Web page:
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  #2141  
Old Posted Nov 5, 2013, 8:40 AM
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I think the opposite. There is a literal straight along the waters edge at Riverfront where this could go with each side of the property being relative open space (empty lot to the west, unobstructed surface parking lot to the east. Whereas the path through/around Harbortown is far more convoluted just given the geography given that the marina at Harbortown is not built off the riverfront like at Riverfront, but into the riverfront.
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  #2142  
Old Posted Nov 5, 2013, 11:24 AM
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Riverfront Towers already has a "riverwalk" of sorts in front of the marina. I highly doubt there would be much opposition to opening that stretch to the public.
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  #2143  
Old Posted Nov 5, 2013, 12:08 PM
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Quote:
Originally Posted by LMich View Post
I think the opposite. There is a literal straight along the waters edge at Riverfront where this could go with each side of the property being relative open space (empty lot to the west, unobstructed surface parking lot to the east. Whereas the path through/around Harbortown is far more convoluted just given the geography given that the marina at Harbortown is not built off the riverfront like at Riverfront, but into the riverfront.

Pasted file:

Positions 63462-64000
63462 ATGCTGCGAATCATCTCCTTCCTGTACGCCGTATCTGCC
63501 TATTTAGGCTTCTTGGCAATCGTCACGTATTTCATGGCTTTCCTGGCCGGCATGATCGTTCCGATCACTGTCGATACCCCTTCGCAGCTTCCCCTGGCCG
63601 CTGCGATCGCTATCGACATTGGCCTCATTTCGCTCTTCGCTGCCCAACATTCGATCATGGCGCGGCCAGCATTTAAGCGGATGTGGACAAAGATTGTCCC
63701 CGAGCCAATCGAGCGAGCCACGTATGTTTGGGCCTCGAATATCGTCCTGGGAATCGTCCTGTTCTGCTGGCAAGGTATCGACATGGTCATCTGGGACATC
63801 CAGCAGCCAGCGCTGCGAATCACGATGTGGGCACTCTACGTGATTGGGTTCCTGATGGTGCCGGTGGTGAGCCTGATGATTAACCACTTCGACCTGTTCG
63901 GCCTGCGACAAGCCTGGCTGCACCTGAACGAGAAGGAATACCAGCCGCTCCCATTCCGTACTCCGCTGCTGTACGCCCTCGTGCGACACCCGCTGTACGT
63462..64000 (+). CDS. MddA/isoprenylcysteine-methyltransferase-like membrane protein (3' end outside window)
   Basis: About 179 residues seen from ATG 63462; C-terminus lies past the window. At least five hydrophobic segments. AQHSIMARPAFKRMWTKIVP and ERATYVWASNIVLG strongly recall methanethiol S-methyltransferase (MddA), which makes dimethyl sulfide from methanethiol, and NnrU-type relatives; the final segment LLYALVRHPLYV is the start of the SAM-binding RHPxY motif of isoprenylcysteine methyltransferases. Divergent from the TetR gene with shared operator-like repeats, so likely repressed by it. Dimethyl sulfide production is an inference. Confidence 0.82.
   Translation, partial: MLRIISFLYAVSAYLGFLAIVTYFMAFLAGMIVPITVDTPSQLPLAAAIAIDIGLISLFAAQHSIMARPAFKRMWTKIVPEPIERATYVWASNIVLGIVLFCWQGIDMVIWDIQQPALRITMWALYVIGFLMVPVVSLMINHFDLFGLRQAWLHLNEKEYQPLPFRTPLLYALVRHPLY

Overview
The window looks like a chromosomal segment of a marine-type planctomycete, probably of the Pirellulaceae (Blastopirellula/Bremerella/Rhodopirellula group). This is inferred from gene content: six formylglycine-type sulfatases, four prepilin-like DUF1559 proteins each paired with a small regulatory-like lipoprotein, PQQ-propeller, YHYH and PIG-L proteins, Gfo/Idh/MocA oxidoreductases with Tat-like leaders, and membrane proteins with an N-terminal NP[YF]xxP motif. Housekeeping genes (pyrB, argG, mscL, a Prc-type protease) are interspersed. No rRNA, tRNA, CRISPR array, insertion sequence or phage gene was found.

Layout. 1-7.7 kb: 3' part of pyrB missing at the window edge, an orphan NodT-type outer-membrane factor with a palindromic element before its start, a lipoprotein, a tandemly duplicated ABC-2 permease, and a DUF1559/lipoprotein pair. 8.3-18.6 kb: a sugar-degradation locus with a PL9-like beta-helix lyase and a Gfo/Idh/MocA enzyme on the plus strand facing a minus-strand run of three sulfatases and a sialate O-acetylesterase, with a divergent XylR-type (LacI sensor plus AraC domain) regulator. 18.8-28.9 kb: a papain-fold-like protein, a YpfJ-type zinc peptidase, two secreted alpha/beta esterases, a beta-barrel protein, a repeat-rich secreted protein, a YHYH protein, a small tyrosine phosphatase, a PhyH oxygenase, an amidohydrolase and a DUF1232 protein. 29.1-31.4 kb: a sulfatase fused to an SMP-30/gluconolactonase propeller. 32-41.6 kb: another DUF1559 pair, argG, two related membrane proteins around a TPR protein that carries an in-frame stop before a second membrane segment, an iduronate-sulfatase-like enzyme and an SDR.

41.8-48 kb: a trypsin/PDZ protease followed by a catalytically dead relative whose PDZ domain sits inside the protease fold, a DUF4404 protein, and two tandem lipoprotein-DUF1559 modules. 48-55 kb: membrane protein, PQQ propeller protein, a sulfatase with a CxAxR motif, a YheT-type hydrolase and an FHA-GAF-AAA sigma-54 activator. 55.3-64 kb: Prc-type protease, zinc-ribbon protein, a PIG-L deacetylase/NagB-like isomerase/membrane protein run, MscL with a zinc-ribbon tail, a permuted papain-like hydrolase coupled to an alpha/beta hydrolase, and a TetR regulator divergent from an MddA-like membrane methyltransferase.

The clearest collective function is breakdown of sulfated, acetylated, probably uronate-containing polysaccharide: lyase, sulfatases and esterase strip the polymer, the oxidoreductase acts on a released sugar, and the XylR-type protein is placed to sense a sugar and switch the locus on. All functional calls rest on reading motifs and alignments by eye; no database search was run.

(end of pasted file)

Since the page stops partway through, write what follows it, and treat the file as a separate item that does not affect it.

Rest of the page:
I see what you mean.
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  #2144  
Old Posted Nov 5, 2013, 11:40 PM
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Quote:
Originally Posted by LMich View Post
Yeah, it does look disjointed, for sure. For once, they seem to have an awfully optimistic view of retail in the center, but the only way that'd materialize is if 1). you undo Northland or 2). you include far more housing than what I see rendered in the concept to support said retail. I, too, would like to have seen much greater attention paid to residential infill. This looks really great if you're working in the office towers and civic center, but it almost doesn't address actual Southfield residents' access to the town center, which is who you'd pull on for support of the retail in the downtown. At the end of the day, it looks like an outdoor mall on Civic Center, as opposed to something connected to the neighborhoods.

All that said, anything is better than what is there, now. I understand they should have done this years ago, but Southfield is still a huge retail draw for northwest Detroiters, so I don't quite buy the prevailing opinion that it's "too late." I think a reinvigorated town center, here, wouldn't necessarily compete directly with the demographic who frequent the retail and nightlife along the upper Woodward corridor communities. There is a really big opportunity, here, to cater to the middle-class black suburban demographic in this area of the region, and make it their premiere suburban spot in a way you couldn't even do with the gentrifying Midtown and downtown Detroit. I've always seen this area as a missed opportunity - maybe, it's because my family frequented this area a lot as a child as far as retail was concerned - but, it's better late than never.
I completely agree. Better late than never. Almost anything would have to be better than the asphalt jungle that 'Center City' Southfield currently is. It has the potential to be a much more engaging urban destination than it currently is if certain factors, as you outlined, are addressed.